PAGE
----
top of page

Not on vacation.

Updated: Jul 28, 2023

My perception of time has altered since the death of our beloved Olivia.
Now, I look to timelines as guideposts through this grief journey.

On March 24th, we loaded the sum of our belongings onto our newly purchased 2019 Flagstaff fifth wheel, hitched up, and began the five-hour drive from Houston, Texas into Lago Vista, a peninsula about twenty miles north of downtown Austin.

Keith’s mother Billie, stepfather Barry, older sister Kellie, and nephews Callan & Briggs all dwell there.

We left Houston on a flicker of hope; hope that we'd supernaturally be held as everything around us, and within us, crumbled.


The first ‘leg’ of our journey was uneventful, which for RV life is what you hope and pray for.


It’s not easy to maneuver the winding roads of North Austin in any vehicle, but somehow Keith (with little-to no experience hauling trailers) managed to pull our 11,000-pound rig to safety. The relief of that first leg was only shortly experienced, because it was in Lago Vista that we uncovered obstacles that would delay us from getting back on the road until June.


Overcoming mental setbacks have become rights of passage for Keith and I, so frustratedly feeling stuck again, we fought to shake off our own perceptions.

Instead, we leaned hard into rest, and family.

We wanted to do very little while we were in Austin.

Early evenings became treasured opportunities for Keith and I to sit under the awning of our new rig and watch clouds shift under sunsets.


This daily routine produced a series of conversations:

· Hard conversations about grief.

· Admissions on own suicidal ideations.

· Conversations centered around beliefs of what we can see, and what we cannot.

· Conversations derived from anger, and frustration.

· Nonsensical conversations that left our bellies trembling with the echoes of our laughter.

· Creative conversations spawned with new ideas.

· Conversations of hope.

· Conversations of perseverance.


These conversations devastated us, they frightened us, irritated us, enlightened us, relieved us, and filled us with courage.


We call the birth of this series: Two Chairs Somewhere:

*More to come on that in the form of a book.


 

In late May, finally surrendering to the fact that we'd have to put our RV in the shop for an undisclosed amount of time, Keith turned to me and said, “Hey, why don’t we go to Puerto Rico?”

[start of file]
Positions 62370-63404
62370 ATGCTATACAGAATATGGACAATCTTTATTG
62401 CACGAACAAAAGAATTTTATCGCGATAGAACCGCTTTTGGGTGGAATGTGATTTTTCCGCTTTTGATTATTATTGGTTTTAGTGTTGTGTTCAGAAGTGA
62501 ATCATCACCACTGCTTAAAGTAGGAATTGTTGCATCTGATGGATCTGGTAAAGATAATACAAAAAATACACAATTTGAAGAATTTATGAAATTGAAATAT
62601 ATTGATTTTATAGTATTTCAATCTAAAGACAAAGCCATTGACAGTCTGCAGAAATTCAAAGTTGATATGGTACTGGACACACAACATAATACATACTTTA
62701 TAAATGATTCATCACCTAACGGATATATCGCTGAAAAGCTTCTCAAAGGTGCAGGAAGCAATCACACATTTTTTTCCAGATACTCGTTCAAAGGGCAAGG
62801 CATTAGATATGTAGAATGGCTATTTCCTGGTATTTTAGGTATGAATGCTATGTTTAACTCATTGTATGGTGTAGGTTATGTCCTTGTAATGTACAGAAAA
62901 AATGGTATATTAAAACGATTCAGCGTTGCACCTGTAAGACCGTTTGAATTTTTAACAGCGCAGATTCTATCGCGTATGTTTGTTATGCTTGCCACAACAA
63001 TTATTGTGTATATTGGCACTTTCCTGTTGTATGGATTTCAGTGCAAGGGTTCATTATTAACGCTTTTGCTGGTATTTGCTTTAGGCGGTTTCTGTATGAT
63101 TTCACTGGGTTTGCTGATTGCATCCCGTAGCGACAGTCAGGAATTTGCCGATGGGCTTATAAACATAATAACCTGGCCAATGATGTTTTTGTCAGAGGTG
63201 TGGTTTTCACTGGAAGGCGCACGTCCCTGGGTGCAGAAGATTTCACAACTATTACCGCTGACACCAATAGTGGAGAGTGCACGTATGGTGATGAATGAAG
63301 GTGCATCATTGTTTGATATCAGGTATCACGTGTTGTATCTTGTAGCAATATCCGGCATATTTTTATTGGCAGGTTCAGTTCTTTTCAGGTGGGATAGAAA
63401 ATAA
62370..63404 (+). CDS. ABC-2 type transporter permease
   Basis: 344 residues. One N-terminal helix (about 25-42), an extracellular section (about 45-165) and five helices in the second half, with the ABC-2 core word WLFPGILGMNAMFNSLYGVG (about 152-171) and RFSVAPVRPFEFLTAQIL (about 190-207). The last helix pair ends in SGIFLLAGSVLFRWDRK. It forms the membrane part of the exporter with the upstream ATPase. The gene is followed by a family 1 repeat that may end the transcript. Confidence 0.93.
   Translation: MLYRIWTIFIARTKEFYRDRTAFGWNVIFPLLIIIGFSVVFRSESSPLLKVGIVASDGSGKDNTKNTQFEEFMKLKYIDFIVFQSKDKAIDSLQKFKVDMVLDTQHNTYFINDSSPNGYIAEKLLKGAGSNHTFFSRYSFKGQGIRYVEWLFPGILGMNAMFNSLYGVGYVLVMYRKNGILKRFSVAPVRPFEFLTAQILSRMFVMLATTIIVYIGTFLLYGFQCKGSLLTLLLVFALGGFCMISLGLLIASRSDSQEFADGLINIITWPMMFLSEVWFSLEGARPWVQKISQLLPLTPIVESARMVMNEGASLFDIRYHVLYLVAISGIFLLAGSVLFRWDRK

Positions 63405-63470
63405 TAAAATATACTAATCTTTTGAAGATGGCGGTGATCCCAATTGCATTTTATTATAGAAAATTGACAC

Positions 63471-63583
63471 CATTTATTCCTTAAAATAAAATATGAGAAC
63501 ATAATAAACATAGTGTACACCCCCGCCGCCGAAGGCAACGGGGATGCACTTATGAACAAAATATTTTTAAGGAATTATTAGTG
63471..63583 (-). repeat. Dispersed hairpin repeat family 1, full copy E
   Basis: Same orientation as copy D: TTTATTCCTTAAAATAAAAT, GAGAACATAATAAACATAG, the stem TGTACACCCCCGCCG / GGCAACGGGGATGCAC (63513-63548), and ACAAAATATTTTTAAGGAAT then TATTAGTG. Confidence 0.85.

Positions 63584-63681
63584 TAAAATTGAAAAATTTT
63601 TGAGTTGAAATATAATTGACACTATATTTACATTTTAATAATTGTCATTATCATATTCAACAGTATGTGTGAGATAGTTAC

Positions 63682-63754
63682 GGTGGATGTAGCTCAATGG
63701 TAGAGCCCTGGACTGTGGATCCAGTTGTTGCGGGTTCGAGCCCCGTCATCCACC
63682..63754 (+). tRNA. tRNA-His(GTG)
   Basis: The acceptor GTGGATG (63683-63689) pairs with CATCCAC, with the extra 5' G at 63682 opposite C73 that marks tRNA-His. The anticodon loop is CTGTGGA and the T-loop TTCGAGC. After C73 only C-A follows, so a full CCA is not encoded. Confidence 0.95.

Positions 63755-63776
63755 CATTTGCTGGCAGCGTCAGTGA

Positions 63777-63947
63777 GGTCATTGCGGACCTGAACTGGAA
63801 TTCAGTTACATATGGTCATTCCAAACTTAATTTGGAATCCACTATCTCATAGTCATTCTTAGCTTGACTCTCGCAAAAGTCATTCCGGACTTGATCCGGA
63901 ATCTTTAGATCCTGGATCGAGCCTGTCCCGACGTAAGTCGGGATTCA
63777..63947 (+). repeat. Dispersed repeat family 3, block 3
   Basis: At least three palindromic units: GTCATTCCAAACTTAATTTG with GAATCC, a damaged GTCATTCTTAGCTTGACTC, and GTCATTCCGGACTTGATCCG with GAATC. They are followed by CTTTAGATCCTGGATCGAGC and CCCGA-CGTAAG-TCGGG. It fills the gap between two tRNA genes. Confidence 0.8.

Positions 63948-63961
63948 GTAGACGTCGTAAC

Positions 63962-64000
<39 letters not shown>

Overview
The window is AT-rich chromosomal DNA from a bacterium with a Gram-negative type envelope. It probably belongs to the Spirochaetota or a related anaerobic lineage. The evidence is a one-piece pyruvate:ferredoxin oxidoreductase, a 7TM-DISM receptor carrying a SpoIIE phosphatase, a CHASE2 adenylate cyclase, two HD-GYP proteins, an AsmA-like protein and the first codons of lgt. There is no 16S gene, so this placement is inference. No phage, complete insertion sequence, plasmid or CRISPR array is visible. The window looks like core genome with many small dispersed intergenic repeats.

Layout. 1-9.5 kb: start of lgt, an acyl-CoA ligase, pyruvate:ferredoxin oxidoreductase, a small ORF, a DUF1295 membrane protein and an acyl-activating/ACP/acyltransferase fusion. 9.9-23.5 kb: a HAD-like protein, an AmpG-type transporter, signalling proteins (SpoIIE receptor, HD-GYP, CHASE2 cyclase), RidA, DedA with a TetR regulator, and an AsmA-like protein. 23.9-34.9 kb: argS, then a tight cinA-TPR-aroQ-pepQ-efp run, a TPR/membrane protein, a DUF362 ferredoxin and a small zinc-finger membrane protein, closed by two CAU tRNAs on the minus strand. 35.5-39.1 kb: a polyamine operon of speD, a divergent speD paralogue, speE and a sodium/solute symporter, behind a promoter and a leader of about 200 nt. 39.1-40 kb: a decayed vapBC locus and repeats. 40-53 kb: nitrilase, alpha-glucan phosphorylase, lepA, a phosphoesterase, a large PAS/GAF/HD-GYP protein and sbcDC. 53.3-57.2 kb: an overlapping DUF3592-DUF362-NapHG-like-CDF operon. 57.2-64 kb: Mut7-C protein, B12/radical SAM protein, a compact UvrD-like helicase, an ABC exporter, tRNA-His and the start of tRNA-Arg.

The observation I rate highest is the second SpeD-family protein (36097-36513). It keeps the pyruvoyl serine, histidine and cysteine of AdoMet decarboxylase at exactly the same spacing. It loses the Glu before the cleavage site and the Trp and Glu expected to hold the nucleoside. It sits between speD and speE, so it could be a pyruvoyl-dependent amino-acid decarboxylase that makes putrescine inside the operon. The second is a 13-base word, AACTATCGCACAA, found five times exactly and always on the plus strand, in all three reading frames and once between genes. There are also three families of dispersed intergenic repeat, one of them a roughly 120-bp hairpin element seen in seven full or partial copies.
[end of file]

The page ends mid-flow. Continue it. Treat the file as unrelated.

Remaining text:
I looked back at him with wide eyes.

“Hear me out. My birthday's in a week, and the RV's in the shop for repairs. Why don't we take this opportunity to visit the island one more time?”

Knowing vacations would soon be off the table, budgetary and otherwise, I unhesitatingly agreed.


We flew into San Juan Municipal Airport on the 23rd of May:



Puerto Rico stirs up within me a conglomerate of emotions. I was born in Arecibo, a town nestled in the hills, and my memories contain some good, some traumatic.

Keith first visited Puerto Rico, in 2019, on an impromptu anniversary trip he’d planned for us. Since then, the island has captured his heart, as it's never released mine.


After disembarking, we joined the rush to baggage, a shuttle, and finally to our rental car.

Little to my knowledge, I’d have an emotional collapse on the side of the road just a short while later.

I remember driving frustratedly through lines of traffic on this beautiful island, when the despair within me began to erupt. We had three more hours ahead of us, and I just wanted it to stop. For the safety of others, I pulled our rental into an exit bluff, fled the vehicle, sat on the side of the road, and burrowed my face deep into my palms.

I wept.

I shouted at the sky.

I screamed at a mountain, “I DON’T WANT TO BE HERE ANYMORE!”

I didn’t just mean Puerto Rico.

Keith plopped onto the hard rocks and wet soil beside me.

He rubbed my back when I told him to leave me.

“I’m not leaving you, not ever. We can stay here all night for all I care.”

My body trembled and my heart palpitated unrhythmically.

I was terrified, and some part of me felt like I could curl up into a fetal position and allow the earth to swallow me into a shallow grave, if Keith had only gotten in the car and driven off.

I eventually regained my wits, my breathing, and gripped onto his outstretched hand.

So, Keith pulled me up from the ditch, literally.


I barely slept that night, but we were warmly greeted by the sun in the morning:



We used our time wisely in Puerto Rico, intentionally recharging. We spent the days in surf towns drinking fresh coconuts and floating in gentle Caribbean waters, all-the-while imagining what it would be like if we could buy a property with beach access that could serve as a retreat for families of special needs. We'd name it Casa Olivia.